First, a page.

Experts in this subject field are ready to write an original essay following your instructions to the dot!Hire a Writer
In the summer of 1971, psychology professor Philip Zimbardo conducted a study at Stanford University to study how the environment and situational variables affected the participants' reactions and behavior. During the experiment, participants were put in various situations and given a wide variety of tasks. Observations were made on a daily basis and the researchers looked for patterns in the behaviors of the subjects.
Prisoners rebelled against harsh treatment by guards
The Stanford Prison Experiment was designed to study prisoner behavior in a laboratory setting. Philip Zimbardo supervised the experiment by carefully selecting subjects. He turned down applicants with a history of behavioral problems or criminal convictions. He chose 24 healthy college-age men to participate in the study. Prisoners were randomly assigned to a group, and guards were randomly assigned to a different group. Both groups were expected to report for work three times a day.
The guards abused the prisoners. Some guards stripped them naked and forced ringleaders into solitary confinement. Others harassed prisoners, sat on their backs, and stepped on them to make them perform push-ups. Eventually, the prisoners began to revolt, and the guards were caught off guard. The prison's budget could not support the number of guards on duty at all times. As a result, they began to employ psychological tactics to suppress the rebellion.
The experiment quickly unraveled. At the end of day three, one-third of the guards had developed sadistic tendencies and were inflicting punishments on helpless prisoners. As a collective, the guards were abusive and pugnacious towards the prisoners, which led to an outbreak of psychosomatic disorders and a mental breakdown.
After the prisoners began revolting, the guards became more aggressive, and the prisoners became depressed and anxious. Two prisoners were released after three days, and one suffered from severe psychological problems. Two more prisoners were released on day four, but one went on a hunger strike. While his hunger strike was unsuccessful, the guards force-fed him and forced him to eat. The prisoner was then put in a dark closet and the guards grew more aggressive.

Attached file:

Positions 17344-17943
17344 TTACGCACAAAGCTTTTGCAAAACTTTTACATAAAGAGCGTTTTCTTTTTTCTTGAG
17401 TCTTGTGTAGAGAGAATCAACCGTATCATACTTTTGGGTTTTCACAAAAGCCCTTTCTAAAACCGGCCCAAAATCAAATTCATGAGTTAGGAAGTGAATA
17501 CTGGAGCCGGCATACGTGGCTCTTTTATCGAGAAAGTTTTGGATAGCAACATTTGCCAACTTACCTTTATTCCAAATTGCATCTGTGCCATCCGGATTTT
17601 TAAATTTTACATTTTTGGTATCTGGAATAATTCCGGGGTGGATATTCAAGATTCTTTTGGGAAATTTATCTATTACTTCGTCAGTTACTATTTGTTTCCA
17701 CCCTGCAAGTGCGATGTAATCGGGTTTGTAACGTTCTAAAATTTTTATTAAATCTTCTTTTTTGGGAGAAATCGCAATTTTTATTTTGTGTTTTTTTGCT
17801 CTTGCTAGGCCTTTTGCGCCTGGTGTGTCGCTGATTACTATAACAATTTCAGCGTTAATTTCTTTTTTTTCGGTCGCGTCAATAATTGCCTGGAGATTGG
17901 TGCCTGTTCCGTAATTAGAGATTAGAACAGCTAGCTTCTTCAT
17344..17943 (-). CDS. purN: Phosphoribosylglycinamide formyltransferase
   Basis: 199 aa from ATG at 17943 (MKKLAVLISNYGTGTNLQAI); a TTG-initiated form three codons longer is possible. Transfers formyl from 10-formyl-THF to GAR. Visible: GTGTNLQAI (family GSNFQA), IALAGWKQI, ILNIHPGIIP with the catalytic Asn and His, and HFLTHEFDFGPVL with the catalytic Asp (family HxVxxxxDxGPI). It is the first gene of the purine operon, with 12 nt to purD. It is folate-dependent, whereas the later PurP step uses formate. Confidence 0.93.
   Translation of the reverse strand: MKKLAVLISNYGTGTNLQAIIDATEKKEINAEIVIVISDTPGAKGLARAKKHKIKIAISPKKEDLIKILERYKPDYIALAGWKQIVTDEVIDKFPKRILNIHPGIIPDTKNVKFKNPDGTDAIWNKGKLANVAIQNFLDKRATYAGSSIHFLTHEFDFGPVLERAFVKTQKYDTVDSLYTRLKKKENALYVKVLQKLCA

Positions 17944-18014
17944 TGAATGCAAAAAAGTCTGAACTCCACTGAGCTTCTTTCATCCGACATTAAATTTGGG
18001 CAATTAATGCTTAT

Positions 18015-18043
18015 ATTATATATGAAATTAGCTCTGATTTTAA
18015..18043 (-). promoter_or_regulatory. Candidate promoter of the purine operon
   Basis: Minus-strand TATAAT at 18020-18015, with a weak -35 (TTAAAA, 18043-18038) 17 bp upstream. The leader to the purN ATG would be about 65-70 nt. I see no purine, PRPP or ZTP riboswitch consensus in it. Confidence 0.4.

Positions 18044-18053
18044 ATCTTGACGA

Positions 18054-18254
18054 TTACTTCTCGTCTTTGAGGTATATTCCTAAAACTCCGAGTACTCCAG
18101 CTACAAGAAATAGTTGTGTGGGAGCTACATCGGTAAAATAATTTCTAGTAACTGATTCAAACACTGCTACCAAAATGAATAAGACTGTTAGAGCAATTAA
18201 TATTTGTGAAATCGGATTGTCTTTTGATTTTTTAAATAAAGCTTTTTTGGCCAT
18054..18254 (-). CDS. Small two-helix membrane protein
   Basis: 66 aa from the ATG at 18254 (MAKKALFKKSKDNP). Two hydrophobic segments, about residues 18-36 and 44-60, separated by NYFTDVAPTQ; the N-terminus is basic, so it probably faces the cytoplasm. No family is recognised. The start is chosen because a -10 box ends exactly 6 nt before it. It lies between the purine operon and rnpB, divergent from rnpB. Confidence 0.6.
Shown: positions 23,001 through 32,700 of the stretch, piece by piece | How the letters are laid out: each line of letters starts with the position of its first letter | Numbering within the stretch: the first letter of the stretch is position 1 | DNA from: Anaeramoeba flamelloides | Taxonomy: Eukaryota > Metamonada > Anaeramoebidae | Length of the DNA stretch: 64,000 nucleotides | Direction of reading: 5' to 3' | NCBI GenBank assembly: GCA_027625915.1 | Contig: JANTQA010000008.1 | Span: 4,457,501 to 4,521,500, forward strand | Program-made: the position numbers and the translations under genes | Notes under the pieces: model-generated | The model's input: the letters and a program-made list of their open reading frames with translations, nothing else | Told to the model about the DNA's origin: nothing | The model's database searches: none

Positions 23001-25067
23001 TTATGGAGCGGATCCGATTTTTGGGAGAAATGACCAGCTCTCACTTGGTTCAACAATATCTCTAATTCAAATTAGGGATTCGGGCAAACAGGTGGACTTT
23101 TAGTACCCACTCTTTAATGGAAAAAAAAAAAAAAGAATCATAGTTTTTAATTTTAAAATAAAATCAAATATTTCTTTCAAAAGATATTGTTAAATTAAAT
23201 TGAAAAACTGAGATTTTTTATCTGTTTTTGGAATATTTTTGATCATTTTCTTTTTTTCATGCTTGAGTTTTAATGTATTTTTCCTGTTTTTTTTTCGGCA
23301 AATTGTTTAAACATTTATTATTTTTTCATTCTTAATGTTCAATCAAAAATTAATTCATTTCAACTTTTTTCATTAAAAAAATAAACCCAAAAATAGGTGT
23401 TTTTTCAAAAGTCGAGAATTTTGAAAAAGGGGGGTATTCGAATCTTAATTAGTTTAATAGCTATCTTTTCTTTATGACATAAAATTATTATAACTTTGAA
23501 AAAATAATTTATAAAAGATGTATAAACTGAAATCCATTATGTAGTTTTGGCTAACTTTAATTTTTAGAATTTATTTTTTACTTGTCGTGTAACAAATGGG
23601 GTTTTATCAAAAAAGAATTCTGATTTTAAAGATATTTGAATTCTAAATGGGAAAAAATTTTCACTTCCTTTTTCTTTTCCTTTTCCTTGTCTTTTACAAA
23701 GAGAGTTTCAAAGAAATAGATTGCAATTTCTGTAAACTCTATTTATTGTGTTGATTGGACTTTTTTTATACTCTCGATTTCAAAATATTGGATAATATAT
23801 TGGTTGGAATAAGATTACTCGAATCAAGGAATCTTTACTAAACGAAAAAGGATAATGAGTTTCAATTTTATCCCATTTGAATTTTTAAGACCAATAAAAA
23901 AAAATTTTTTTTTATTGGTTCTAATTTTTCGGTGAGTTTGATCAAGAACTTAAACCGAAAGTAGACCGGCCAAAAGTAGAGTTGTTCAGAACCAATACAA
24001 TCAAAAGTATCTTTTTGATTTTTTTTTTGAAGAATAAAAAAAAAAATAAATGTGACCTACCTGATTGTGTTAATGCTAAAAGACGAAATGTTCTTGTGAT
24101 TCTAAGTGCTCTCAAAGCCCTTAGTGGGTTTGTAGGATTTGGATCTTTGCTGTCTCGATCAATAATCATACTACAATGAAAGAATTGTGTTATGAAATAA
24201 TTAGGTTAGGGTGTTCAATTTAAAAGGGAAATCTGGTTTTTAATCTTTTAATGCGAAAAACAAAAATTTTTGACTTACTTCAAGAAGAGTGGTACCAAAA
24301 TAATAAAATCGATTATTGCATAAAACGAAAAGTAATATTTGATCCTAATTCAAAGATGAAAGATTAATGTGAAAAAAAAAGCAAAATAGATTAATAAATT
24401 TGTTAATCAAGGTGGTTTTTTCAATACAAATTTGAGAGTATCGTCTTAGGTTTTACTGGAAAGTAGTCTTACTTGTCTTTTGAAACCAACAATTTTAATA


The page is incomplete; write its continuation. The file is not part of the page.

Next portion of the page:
Prisoners adapted to their roles
The Stanford Prison Experiment was a psychological experiment in which prisoners were placed into roles and rewarded for them. This study is still popular today and is the basis of many movies and psychology textbooks. It was originally conducted by psychologist Stanley Milgram, who is famous for his famous obedience experiment. Zimbardo aimed to extend Milgram's research and test the impact of situational factors on human behavior. To do so, he set up a mock prison in the basement of Stanford University. He recruited 24 undergraduates to act as guards and prisoners.
The prisoners adapted to their roles in the Stanford Prison Experiment by adopting the 'Professional' staff mode, which involved routine coercion. Some prisoners developed a host of mental breakdown symptoms while acting in the role, but none suffered long-term harm.
Prisoners in the Stanford Prison Experiment were exposed to three distinct types of guards, each with different personalities. Some were more assertive and dominant, while others were submissive. As a result, some prison guards adapted more readily to the role they played than others.
Prisoners were required to wear smocks and were not allowed to wear underwear. They were also required to wear an ankle chain to remind them that they were in prison. They were provided with simple bedding and food. The prison guards had their own schedules, but Zimbardo was the prison warden and observed how the prisoners behaved.
Prison guards exhibited "genuine sadistic tendencies"
For decades, it has been a mystery why prison guards behave as they do. The experiment was designed to test whether guards had "genuine sadistic tendencies" or not. The experiment was conducted in a prison in New York, and the results were shocking. Approximately one third of the prison guards were found to have "sadistic tendencies," according to Zimbardo.
As the experiment went on, the experimenters observed that guards grew more cruel to prisoners. They used physical punishment, such as solitary confinement, and even denied prisoners their mattresses and toilet facilities. Some guards even began to become "sadistic" while performing their job. After six days, one-third of the guards were determined to exhibit "genuine sadistic tendencies" and were upset when the experiment was terminated.
Throughout the experiment, the guards were given wooden batons, uniforms, and mirrored sunglasses. They soon began to use psychological tactics to control the prisoners. The guards were not supervised by the research staff, so they were allowed to perform this illegitimate behavior. Moreover, the prison guards forced the prisoners to urinate in buckets and refused to let them empty the bucket.
Prison guards exhibited "genuine" sadistic tendencies when they subjected prisoners to horrific treatment. These guards were believed to have "mental problems" before taking up the position of prison guard. Consequently, they acted like the characters in prison movies.
This sample could have been used by your fellow student... Get your own unique essay on any topic and submit it by the deadline.
Hire one of our experts to create a completely original paper even in 3 hours!